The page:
Earlier in December, The Supreme Court agreed to settle whether The Hague Service Convention authorizes the service of process by mail. This has been an on-going question that has divided state and federal courts for decades.
Just in case you didn’t know, The Hague Service Convention is a multilateral treaty which was adopted in The Hague, The Netherlands, on 15 November 1965 by member states of The Hague Conference on Private International Law. The treaty allows for service of process of legal documents from one state to another without the use of consular or diplomatic channels.
Currently, one interpretation of the treaty permits the requesting judicial officer to “send” judicial documents by postal channels to states that have authorized this channel upon ratifying or acceding to the Convention, such as France and Italy. Other provisions of the treaty say “serve” or “service”. The controversy is over whether the treaty permits service directly on parties by mail. There are many interpretations of this, so it has caused some controversy in the past.
Water Splash, Inc. v. Menon, Tara was a court case that dealt with the treaty’s discrepancies.
Menon, a Canadian residing in Quebec, was employed by Water Splash Inc, of Galveston, Texas as a regional sales representative. In 2012, the company says, it discovered that she was also working as a sales manager for South Pool, a competitor, and had used some of Water Splash’s designs and drawings on its behalf in bidding on a municipal project at two Galveston city parks.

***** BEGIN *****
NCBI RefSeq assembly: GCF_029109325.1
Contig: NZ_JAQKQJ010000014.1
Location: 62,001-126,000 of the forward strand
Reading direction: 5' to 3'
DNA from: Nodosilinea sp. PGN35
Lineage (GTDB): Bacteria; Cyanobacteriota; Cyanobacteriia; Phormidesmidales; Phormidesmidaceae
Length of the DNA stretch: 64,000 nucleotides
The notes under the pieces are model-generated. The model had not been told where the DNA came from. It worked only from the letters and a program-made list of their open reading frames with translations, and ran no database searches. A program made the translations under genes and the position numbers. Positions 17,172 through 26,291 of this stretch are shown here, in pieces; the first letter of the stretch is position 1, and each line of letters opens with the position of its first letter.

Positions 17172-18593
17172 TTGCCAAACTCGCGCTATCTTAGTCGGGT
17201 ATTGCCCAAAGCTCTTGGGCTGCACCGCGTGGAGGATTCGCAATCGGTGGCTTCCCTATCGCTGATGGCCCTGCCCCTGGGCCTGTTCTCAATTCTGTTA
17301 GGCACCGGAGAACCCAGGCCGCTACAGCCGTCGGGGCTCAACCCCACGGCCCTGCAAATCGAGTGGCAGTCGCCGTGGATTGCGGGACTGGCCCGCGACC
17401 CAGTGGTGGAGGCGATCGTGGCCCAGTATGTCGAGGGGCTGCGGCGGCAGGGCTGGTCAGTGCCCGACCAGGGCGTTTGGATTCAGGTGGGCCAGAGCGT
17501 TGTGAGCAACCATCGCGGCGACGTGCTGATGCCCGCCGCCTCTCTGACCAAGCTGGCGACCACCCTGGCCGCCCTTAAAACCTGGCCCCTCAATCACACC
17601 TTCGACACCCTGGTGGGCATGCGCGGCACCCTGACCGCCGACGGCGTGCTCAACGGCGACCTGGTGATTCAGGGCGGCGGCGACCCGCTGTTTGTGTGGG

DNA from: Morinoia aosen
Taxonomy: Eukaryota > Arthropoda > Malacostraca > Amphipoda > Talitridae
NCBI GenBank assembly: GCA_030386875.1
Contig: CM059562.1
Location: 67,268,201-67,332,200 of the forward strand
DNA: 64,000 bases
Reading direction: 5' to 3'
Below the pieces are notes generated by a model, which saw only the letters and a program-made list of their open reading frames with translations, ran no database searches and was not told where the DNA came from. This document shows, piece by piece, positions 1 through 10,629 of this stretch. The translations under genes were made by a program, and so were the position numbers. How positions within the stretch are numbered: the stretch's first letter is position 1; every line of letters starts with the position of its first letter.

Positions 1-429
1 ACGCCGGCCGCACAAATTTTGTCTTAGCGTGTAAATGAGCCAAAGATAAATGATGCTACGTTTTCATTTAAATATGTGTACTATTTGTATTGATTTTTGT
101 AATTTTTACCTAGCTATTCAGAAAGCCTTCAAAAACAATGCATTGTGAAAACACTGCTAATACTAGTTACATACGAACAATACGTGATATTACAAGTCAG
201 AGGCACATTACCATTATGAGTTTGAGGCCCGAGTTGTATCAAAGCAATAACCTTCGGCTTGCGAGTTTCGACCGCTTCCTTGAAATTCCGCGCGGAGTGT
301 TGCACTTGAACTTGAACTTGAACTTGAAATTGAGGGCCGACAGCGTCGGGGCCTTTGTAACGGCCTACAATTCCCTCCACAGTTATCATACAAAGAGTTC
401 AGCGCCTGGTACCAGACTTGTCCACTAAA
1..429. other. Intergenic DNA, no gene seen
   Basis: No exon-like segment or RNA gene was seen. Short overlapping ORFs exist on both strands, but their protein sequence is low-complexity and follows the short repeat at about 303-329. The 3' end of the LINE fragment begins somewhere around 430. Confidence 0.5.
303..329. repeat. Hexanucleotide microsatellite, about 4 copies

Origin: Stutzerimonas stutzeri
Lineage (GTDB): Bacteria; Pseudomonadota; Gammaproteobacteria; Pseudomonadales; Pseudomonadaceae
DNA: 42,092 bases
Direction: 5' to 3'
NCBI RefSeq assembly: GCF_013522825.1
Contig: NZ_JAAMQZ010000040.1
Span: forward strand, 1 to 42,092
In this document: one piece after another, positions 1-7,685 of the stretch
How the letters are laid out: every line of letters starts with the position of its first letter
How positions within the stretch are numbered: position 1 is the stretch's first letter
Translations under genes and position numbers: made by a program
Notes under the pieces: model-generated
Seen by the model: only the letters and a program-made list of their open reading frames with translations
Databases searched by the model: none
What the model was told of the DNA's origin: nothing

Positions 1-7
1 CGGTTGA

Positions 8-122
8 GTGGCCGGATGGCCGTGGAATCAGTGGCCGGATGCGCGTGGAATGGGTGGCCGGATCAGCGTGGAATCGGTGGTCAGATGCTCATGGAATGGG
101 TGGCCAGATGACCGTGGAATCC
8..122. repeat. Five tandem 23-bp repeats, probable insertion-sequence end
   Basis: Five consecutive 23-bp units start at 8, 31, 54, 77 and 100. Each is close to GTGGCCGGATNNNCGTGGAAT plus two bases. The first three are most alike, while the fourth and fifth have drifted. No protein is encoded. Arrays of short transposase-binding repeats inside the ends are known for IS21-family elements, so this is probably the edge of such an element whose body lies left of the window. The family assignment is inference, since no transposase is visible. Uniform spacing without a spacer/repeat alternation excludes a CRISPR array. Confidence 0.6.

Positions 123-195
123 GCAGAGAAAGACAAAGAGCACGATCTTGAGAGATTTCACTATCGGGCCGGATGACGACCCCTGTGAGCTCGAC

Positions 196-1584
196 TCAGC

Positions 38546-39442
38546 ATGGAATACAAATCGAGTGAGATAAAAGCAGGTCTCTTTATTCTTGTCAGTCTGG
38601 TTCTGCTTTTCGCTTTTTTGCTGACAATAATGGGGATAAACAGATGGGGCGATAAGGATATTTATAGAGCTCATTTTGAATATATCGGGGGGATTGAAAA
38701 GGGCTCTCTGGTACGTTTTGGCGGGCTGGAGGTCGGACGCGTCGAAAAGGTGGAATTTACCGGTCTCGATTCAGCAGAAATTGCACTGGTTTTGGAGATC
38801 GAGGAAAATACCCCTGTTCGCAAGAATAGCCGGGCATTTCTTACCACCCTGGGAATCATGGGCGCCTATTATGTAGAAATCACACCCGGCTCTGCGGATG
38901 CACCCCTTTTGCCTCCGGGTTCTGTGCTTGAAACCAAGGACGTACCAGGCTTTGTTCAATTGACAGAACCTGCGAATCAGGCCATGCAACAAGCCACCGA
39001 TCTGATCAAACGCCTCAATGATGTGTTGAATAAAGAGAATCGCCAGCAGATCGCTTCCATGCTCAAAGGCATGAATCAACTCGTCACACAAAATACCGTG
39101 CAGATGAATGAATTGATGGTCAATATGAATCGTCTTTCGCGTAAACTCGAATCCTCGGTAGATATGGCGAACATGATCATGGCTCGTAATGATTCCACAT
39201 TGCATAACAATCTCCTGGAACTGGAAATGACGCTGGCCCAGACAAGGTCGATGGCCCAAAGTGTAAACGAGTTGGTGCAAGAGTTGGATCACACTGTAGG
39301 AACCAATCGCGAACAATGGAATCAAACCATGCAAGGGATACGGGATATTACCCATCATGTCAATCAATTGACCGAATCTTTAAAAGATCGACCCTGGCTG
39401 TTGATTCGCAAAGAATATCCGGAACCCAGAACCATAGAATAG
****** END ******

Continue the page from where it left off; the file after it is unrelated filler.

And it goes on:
In 2013, Water Splash sued South Pool and Menon in a Texas court for unfair competition, conversion, tortious interference with business relations, and conspiracy.
To carry out service of the lawsuit to Menon, Water Splash asked the trial court to order service on Menon in Canada, by “first class mail, certified mail, and Federal Express to Menon’s address” and “by email to each of Menon’s known email addresses.” The trial court granted the motion.
As recounted in court documents, Menon did not answer the complaint, and the trial court granted a default judgment in favor of Water Splash, awarding the company actual and exemplary damages and attorney’s fees.
Menon then filed a motion for a new trial seeking to set aside the judgment on the grounds that it was not carried out to the terms of The Hague Service Convention. The court denied Menon’s motion for new trial. Menon then turned to the Texas 14th District Court of Appeals, which overturned the trial court’s ruling and remanded the case for further proceedings.
But in a dissent, Justice Tracy Christopher said the majority failed to follow the U.S. Supreme Court’s directions on the construction of treaties and the Texas Supreme Court’s instructions on the correct approach to decisions of the federal courts.
“Because Texas intermediate appellate courts are bound by these authorities, I instead would follow their precepts, which lead to the conclusion that service by mail to a litigant in Canada is permitted under Article 10(a) of the Service Convention,” Christopher wrote. I accordingly would affirm.”
This was just one example in Texas. Other states in the USA hold different interpretations for the treaty. Hopefully the Supreme Court can create a unified understanding that will be uphold in the federal and state courts.